Francis Taylor, the driver of a vehicle that rolled on U.S. Highway 160 near Bayfield last week, died in a Denver-area hospital on Saturday at the age of 23.
Taylor had been admitted in the intensive care unit at St. Anthony Hospital in Lakewood until his death.
According to Colorado State Patrol Trooper Nate Reid, Taylor was eastbound on Highway 160 near mile post 96 at about 5 a.m. when he lost control of the vehicle. The car crossed the center lane, hit a speed limit sign and reflector post, and then drove off the left side of the road and rolled.
Taylor, who was not wearing a seat belt, was thrown from the vehicle. The passengers – Tomas Cruz-Villalobos, 23, and Rebecca Carter, 38, both of Durango – were wearing seat belts, and were taken to Mercy Regional Medical Center with moderate injuries. Both have been released.
According to an online obituary, Francis Cloud “Chief” Taylor graduated from Ignacio High School, and attended Pueblo Community College and Fort Lewis College, studying environmental science.
Taylor, a member of the Southern Ute Indian Tribe, is listed as working at the Southern Ute Museum and interning at the Southern Ute Environmental Department.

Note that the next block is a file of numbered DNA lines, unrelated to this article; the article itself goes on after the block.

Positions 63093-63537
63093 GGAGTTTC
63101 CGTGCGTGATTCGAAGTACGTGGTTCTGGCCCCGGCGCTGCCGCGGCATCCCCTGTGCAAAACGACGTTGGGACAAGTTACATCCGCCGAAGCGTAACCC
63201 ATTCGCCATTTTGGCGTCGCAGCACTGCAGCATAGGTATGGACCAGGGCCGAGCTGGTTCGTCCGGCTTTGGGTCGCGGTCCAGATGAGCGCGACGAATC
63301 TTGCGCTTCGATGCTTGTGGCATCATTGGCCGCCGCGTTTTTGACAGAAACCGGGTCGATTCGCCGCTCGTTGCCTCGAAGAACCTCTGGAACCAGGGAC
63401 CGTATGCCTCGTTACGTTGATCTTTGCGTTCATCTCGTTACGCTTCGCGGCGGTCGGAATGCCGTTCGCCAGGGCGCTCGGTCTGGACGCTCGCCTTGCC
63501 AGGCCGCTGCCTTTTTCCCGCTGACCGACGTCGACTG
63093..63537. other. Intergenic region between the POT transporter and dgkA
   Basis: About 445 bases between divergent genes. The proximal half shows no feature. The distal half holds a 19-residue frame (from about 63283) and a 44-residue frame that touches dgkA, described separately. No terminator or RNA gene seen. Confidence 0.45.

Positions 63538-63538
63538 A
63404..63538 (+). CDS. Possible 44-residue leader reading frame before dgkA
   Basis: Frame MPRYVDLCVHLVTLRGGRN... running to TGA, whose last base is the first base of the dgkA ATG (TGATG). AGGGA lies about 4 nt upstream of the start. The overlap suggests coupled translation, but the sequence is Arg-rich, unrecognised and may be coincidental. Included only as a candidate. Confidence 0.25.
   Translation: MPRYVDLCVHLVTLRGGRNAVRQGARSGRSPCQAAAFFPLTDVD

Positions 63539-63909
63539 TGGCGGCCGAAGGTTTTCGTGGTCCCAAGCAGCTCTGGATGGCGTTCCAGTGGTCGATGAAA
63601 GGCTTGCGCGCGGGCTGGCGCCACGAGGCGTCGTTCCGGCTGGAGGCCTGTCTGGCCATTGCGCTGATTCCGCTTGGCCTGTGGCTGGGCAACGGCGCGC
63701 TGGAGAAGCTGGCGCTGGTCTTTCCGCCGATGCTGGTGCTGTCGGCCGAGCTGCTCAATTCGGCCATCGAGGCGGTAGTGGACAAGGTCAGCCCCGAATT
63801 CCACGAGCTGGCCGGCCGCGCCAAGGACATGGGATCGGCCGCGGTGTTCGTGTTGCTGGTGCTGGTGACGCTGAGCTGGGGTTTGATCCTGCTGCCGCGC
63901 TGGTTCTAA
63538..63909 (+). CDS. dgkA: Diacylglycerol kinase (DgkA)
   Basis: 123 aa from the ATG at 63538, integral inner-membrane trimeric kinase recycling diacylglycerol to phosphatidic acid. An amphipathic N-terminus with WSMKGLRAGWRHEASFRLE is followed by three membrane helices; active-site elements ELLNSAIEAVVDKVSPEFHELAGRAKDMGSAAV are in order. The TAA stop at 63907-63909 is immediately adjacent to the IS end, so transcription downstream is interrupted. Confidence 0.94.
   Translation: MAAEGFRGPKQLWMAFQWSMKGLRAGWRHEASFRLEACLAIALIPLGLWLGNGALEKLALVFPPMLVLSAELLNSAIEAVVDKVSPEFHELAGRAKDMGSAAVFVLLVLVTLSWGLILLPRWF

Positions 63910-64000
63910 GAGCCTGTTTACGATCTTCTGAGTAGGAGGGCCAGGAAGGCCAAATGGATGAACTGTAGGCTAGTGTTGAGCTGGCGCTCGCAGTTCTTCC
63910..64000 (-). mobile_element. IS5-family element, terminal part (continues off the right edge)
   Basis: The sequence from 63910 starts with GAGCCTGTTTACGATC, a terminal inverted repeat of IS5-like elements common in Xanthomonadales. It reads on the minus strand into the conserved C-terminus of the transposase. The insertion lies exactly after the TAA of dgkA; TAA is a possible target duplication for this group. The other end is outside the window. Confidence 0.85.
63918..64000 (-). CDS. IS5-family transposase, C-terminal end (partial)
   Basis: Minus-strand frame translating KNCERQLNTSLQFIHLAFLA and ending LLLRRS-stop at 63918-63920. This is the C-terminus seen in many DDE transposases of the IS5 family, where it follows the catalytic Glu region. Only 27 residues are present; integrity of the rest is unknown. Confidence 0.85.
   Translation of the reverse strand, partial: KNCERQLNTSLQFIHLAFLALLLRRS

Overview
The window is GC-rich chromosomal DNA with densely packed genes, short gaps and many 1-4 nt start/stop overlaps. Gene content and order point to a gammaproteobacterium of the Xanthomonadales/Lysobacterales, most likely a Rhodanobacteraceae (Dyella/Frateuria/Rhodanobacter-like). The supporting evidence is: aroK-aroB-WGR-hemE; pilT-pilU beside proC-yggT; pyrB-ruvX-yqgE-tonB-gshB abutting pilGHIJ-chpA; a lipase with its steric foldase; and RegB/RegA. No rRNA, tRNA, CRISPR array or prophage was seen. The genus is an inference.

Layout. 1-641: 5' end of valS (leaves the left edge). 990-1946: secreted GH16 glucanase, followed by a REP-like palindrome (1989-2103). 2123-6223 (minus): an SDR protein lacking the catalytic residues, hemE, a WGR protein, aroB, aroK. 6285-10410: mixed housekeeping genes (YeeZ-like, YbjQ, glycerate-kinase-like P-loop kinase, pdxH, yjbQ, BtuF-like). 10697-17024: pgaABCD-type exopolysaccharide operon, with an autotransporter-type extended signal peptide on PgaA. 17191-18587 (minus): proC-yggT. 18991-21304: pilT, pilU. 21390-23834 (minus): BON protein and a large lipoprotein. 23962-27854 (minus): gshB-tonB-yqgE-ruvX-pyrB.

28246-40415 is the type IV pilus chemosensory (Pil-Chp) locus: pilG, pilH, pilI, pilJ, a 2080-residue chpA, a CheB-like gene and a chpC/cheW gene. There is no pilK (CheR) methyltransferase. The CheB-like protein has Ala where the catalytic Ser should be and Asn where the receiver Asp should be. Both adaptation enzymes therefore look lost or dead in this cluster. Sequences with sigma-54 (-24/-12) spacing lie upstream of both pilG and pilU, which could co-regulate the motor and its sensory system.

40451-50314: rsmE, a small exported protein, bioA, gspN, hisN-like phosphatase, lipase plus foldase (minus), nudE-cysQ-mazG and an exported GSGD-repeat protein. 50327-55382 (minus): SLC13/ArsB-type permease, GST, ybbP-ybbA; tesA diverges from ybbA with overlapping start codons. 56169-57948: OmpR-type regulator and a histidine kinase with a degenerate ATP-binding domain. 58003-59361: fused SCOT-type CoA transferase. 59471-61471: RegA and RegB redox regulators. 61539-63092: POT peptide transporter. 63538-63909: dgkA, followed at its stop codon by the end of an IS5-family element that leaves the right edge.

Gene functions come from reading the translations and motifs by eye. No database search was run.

“Francis was a very respectful young man,” the obituary says. “He was shy but caring and had a smile that would melt your heart. He loved video games, sky diving, canoeing, fishing, playing football, being outdoors and cooking for his family.
“He had much love for his family, especially his little brothers and sisters.”
Taylor is survived by his mother and stepdad, Alfreda and Marvin Bailey, both of Oklahoma City; his dad, Scott Taylor, of Ignacio; two brothers, three sisters and two grandmothers.
An all-night wake with a Native American Church Service will be at 6 p.m. Thursday at the family home in Ignacio. On Friday, a service will be at 10 a.m. at the Southern Ute Chapel.